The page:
“I don’t say, you know,” Mr. Boffin stipulated, “but what it may be more than enough. And I’ll tell you why, Rokesmith. A man of property, like me, is bound to consider the market-price. At first I didn’t enter into that as much as I might have done; but I’ve got acquainted with other men of property since, and I’ve got acquainted with the duties of property. I mustn’t go putting the market-price up, because money may happen not to be an object with me. A sheep is worth so much in the market, and I ought to give it and no more. A secretary is worth so much in the market, and I ought to give it and no more. However, I don’t mind stretching a point with you.”

“Mr. Boffin, you are very good,” replied the Secretary, with an effort.

“Then we put the figure,” said Mr. Boffin, “at two hundred a year. Then the figure’s disposed of. Now, there must be no misunderstanding regarding what I buy for two hundred a year. If I pay for a sheep, I buy it out and out. Similarly, if I pay for a secretary, I buy him out and out.”

“In other words, you purchase my whole time?”

“Certainly I do. Look here,” said Mr. Boffin, “it ain’t that I want to occupy your whole time; you can take up a book for a minute or two when you’ve nothing better to do, though I think you’ll a’most always find something useful to do. But I want to keep you in attendance. It’s convenient to have you at all times ready on the premises. Therefore, betwixt your breakfast and your supper, — on the premises I expect to find you.”

The Secretary bowed.

“In bygone days, when I was in service myself,” said Mr. Boffin, “I couldn’t go cutting about at my will and pleasure, and you won’t expect to go cutting about at your will and pleasure. You’ve rather got into a habit of that, lately; but perhaps it was for want of a right specification betwixt us. Now, let there be a right specification betwixt us, and let it be this. If you want leave, ask for it.”

Again the Secretary bowed. His manner was uneasy and astonished, and showed a sense of humiliation.

“I’ll have a bell,” said Mr. Boffin, “hung from this room to yours, and when I want you, I’ll touch it. I don’t call to mind that I have anything more to say at the present moment.”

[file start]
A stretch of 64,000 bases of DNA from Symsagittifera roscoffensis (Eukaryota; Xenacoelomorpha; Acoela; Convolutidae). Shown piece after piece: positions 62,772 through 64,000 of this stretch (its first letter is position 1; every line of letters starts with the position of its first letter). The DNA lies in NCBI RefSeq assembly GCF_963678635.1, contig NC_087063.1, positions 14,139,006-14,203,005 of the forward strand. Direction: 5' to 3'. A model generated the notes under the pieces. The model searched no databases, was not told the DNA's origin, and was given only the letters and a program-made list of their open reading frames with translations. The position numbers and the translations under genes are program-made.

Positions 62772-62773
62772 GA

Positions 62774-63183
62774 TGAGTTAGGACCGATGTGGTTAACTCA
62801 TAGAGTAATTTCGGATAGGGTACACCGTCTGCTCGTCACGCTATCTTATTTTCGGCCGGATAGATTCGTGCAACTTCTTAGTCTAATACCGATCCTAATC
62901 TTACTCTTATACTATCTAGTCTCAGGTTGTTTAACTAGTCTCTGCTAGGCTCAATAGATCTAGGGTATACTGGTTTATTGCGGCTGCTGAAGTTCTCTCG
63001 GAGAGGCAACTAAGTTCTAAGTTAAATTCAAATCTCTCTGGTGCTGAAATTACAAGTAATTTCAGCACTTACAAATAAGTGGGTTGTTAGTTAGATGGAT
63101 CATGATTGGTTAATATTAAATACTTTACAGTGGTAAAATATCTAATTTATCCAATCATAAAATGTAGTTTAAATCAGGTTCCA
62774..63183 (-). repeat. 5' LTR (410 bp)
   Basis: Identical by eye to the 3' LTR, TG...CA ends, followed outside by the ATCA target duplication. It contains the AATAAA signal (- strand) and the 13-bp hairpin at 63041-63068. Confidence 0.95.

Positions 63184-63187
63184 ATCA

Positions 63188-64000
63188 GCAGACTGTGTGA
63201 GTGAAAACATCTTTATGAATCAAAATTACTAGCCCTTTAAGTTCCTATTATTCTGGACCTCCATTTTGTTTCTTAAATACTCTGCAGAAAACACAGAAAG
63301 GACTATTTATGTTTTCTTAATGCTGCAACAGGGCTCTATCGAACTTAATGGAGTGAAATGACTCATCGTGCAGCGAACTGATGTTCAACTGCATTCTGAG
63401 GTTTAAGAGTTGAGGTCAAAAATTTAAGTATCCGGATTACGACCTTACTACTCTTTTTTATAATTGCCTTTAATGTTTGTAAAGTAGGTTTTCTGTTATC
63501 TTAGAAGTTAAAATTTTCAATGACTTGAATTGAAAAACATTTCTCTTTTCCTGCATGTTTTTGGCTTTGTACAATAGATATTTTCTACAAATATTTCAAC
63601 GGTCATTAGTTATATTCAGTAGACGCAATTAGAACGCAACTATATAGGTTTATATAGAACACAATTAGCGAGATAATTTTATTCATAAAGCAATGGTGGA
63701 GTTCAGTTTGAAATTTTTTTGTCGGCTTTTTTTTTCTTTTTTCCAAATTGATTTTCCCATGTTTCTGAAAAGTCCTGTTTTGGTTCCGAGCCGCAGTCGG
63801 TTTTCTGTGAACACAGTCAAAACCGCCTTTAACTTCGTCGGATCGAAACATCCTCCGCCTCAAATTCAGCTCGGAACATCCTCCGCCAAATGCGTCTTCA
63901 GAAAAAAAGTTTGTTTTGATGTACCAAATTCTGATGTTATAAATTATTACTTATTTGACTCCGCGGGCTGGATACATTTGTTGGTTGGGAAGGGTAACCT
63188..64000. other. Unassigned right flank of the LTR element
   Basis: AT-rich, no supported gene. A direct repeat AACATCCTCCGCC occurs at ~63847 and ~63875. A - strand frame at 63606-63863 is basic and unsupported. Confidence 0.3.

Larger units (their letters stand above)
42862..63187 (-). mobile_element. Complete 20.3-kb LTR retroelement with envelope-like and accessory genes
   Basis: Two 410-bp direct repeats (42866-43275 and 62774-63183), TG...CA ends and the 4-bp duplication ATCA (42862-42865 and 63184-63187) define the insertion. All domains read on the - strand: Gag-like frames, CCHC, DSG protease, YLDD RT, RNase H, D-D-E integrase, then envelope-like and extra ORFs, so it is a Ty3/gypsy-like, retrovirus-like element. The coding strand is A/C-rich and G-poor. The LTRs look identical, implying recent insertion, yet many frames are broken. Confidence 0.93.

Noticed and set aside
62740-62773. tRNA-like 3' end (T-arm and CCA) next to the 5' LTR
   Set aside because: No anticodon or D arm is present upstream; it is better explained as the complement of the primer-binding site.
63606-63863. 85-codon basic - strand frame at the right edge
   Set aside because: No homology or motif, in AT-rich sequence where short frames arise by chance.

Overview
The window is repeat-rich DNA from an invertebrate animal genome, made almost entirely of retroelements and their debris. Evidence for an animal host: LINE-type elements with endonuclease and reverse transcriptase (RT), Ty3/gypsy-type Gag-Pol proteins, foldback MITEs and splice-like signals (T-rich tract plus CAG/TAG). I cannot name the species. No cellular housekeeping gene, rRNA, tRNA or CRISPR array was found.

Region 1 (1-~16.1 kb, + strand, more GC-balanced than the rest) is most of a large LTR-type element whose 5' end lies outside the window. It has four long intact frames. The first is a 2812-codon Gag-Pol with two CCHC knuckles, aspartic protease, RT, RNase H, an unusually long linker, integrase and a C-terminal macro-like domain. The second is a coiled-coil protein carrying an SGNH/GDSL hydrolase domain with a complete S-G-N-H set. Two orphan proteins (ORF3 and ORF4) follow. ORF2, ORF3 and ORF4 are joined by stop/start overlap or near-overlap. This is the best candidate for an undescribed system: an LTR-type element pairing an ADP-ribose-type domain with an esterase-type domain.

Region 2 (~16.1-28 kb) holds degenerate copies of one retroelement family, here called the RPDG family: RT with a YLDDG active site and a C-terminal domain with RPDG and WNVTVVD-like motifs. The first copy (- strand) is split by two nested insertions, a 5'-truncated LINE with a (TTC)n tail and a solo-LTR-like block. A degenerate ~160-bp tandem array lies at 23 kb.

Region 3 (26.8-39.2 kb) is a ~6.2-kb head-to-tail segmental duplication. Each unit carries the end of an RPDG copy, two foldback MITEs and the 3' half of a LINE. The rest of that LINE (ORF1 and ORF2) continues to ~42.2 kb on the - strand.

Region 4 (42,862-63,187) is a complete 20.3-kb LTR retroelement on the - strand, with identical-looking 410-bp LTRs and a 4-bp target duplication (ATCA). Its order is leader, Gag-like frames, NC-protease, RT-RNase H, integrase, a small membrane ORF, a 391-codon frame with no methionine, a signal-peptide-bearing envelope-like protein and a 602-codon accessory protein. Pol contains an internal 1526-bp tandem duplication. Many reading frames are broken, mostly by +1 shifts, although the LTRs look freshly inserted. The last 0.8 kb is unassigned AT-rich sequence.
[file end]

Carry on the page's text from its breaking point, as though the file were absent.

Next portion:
The Secretary rose, gathered up his papers, and withdrew. Bella’s eyes followed him to the door, lighted on Mr. Boffin complacently thrown back in his easy chair, and drooped over her book.

“I have let that chap, that young man of mine,” said Mr. Boffin, taking a trot up and down the room, “get above his work. It won’t do. I must have him down a peg. A man of property owes a duty to other men of property, and must look sharp after his inferiors.”

Bella felt that Mrs. Boffin was not comfortable, and that the eyes of that good creature sought to discover from her face what attention she had given to this discourse, and what impression it had made upon her. For which reason Bella’s eyes drooped more engrossedly over her book, and she turned the page with an air of profound absorption in it.

“Noddy,” said Mrs. Boffin, after thoughtfully pausing in her work.

“My dear,” returned the Golden Dustman, stopping short in his trot.

“Excuse my putting it to you, Noddy, but now really! Haven’t you been a little strict with Mr. Rokesmith to-night? Haven’t you been a little — just a little little — not quite like your old self?”

“Why, old woman, I hope so,” returned Mr. Boffin, cheerfully, if not boastfully.

“Hope so, deary?”

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